Learning By Doing

At WCU, undergraduate researchers are taking theory into practice

By PAUL CLARK 

Michele Coker is on cloud nine – almost literally. The research the undergraduate is doing at Western Carolina University has taken her to an altitude of 98,000 feet. And now she aims to go higher.

A geology major with a minor in physics, Coker is conducting research that could be used to protect airline flight crews from lower atmospheric radiation, something scientists call “dark lightning.” So far, she has launched seven weather balloons from Jackson County Airport in research that she hopes will lead to a career with national space and weather agencies.

More so than at many universities, undergraduates in Cullowhee are involved in research, a reflection of WCU’s belief that “doing” is as important as listening and reading, university officials say. Nearly all WCU undergraduates are involved in some level of research or creative work, and it shows. Among 460 colleges and universities participating, WCU tied for second in the number of project abstracts accepted for presentation at the National Conference on Undergraduate Research held this spring. NCUR recognizes some of the best undergraduate research in the nation. WCU students had 70 project abstracts, placing the university among the top 10 schools at the conference for eight years running. For six of those years, WCU has been ranked in the top five.

“One of the things we pride ourselves on at WCU is the ability of our students to think analytically and critically and to express themselves well in written form,” said Carol Burton ’87 MAEd ’90, associate provost for undergraduate studies. “Undergraduate research allows them to hone and perfect those skills. It meets our expectations of student learning.”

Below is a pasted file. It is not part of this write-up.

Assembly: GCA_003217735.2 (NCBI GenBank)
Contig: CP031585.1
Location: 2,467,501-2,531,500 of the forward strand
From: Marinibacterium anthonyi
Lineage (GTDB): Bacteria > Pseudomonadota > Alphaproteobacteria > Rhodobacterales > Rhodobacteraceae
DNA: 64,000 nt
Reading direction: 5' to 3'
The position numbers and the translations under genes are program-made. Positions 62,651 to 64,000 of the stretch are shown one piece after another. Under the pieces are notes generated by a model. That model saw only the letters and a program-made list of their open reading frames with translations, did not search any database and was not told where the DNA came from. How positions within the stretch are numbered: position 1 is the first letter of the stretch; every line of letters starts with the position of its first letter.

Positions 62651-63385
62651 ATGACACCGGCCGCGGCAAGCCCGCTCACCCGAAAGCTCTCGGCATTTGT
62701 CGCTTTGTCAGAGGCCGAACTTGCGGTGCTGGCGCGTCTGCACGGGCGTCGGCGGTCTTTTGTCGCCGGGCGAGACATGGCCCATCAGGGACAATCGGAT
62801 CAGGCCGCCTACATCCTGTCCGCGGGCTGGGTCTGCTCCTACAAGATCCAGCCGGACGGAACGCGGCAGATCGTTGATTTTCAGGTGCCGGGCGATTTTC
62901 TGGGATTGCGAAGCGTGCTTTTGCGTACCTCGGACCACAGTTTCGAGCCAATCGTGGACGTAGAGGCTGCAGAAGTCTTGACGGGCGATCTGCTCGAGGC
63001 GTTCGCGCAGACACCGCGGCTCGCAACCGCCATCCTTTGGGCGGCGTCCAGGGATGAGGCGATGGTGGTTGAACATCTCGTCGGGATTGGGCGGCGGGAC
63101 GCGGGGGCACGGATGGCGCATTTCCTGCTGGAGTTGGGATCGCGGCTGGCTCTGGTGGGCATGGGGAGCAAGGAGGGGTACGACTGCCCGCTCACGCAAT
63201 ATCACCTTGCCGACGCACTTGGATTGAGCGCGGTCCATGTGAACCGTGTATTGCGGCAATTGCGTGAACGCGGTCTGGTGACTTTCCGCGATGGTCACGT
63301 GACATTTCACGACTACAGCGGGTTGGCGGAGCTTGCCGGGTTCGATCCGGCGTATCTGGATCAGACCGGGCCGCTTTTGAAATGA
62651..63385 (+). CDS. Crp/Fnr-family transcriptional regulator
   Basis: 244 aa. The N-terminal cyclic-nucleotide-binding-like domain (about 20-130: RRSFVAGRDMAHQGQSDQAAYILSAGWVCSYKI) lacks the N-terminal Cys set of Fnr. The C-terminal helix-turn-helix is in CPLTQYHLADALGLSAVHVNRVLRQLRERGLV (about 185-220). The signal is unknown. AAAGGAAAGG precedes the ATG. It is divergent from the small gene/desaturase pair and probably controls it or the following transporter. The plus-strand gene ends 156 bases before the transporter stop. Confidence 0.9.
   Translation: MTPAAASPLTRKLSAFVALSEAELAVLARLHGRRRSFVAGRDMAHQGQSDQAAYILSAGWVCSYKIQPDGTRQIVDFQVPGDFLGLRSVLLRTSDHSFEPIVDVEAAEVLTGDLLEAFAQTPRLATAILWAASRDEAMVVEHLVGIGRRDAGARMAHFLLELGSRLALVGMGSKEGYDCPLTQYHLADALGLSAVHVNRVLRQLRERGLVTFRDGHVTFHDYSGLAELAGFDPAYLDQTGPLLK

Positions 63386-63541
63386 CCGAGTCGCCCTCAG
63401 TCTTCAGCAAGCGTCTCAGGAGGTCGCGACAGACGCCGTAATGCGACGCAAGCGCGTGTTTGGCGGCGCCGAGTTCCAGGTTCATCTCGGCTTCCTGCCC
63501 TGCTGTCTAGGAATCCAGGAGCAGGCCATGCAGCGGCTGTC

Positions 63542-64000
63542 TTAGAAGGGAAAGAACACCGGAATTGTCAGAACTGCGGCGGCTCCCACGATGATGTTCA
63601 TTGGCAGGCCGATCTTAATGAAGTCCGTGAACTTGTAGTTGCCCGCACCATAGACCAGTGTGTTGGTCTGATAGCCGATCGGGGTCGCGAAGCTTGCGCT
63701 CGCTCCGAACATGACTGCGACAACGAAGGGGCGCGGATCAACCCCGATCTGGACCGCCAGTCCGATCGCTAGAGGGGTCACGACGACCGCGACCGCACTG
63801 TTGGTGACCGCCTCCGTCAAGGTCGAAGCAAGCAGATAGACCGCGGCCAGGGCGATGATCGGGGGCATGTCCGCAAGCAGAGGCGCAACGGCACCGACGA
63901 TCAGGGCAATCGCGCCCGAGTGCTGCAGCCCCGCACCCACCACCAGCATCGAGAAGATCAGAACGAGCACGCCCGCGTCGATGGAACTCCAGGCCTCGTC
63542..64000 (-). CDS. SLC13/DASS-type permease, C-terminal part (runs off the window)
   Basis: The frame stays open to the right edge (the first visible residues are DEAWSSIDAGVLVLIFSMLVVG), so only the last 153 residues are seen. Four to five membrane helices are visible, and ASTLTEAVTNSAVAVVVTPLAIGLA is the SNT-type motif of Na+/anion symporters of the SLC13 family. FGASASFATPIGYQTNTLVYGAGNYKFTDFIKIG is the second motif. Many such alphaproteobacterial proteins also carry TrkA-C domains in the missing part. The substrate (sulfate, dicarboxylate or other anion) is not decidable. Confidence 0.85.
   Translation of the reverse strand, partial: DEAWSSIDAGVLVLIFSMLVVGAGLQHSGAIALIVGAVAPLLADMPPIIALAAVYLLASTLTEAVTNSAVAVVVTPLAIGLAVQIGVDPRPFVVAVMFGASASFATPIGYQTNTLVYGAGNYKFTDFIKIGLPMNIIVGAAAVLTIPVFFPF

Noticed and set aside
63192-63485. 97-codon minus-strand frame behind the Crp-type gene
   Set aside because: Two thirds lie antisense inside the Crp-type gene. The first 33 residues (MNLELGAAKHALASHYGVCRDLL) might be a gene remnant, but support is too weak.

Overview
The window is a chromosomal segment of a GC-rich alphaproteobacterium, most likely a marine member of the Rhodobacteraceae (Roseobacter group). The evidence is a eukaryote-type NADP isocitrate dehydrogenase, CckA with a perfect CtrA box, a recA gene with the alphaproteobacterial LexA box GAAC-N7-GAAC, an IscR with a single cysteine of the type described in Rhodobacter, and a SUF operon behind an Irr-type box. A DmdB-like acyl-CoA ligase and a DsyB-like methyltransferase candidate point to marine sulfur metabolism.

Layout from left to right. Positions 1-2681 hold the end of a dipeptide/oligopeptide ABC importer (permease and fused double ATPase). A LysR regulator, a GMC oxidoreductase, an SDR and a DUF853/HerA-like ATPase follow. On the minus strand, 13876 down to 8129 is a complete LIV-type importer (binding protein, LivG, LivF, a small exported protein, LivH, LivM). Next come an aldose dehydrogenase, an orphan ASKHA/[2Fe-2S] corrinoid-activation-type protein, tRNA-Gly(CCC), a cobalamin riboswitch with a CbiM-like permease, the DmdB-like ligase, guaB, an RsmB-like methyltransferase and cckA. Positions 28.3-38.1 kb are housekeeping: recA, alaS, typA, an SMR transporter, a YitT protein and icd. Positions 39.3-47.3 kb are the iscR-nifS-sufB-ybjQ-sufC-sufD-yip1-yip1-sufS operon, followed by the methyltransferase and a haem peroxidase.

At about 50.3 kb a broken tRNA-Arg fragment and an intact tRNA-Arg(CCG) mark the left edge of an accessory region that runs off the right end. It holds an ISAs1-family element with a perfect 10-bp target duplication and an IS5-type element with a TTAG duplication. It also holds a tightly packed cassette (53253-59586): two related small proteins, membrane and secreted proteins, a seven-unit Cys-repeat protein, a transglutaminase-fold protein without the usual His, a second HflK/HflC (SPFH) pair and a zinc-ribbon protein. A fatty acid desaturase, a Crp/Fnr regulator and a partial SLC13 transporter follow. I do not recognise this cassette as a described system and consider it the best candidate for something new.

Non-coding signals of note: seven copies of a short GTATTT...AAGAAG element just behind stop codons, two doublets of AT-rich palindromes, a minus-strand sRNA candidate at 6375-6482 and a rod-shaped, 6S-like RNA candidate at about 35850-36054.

Brian Railsback is dean of WCU’s Honors College, which hosts the Undergraduate Expo, an annual display of the research prowess of undergrads. “There is outstanding work from every academic college at WCU,” said Railsback, who noted that the project abstracts presented at the national undergraduate research conference represented a wide range of study, “from African-American studies to women and gender studies and almost everything in between.”

The literature about learning indicates that students retain material much better when they are engaged in it, Burton said. “When our undergraduates are doing research, they are actively engaged,” she said. “They are experiencing things that help them retain knowledge because they are applying it. They go from ‘knowledge’ to ‘comprehension’ to ‘synthesis,’ where they can create something new out of the sum of all the parts. And they move on to ‘evaluation,’ where they know something so well that they can hypothesize and test theories.”

Undergraduate research has become more important and prevalent as state and national leaders emphasize innovation, entrepreneurship and creative thinking, university officials say. It starts students on the right path for success as well, Railsback believes. “If you get involved in research early, you are learning how to bring new things and ideas to the table. For some students, that may lead to them creating their own businesses,” he said. “They learn how to pitch ideas and be a creative part of an enterprise.” Students who have conducted research at an undergraduate level are much more likely to get into graduate schools where research is required, he said.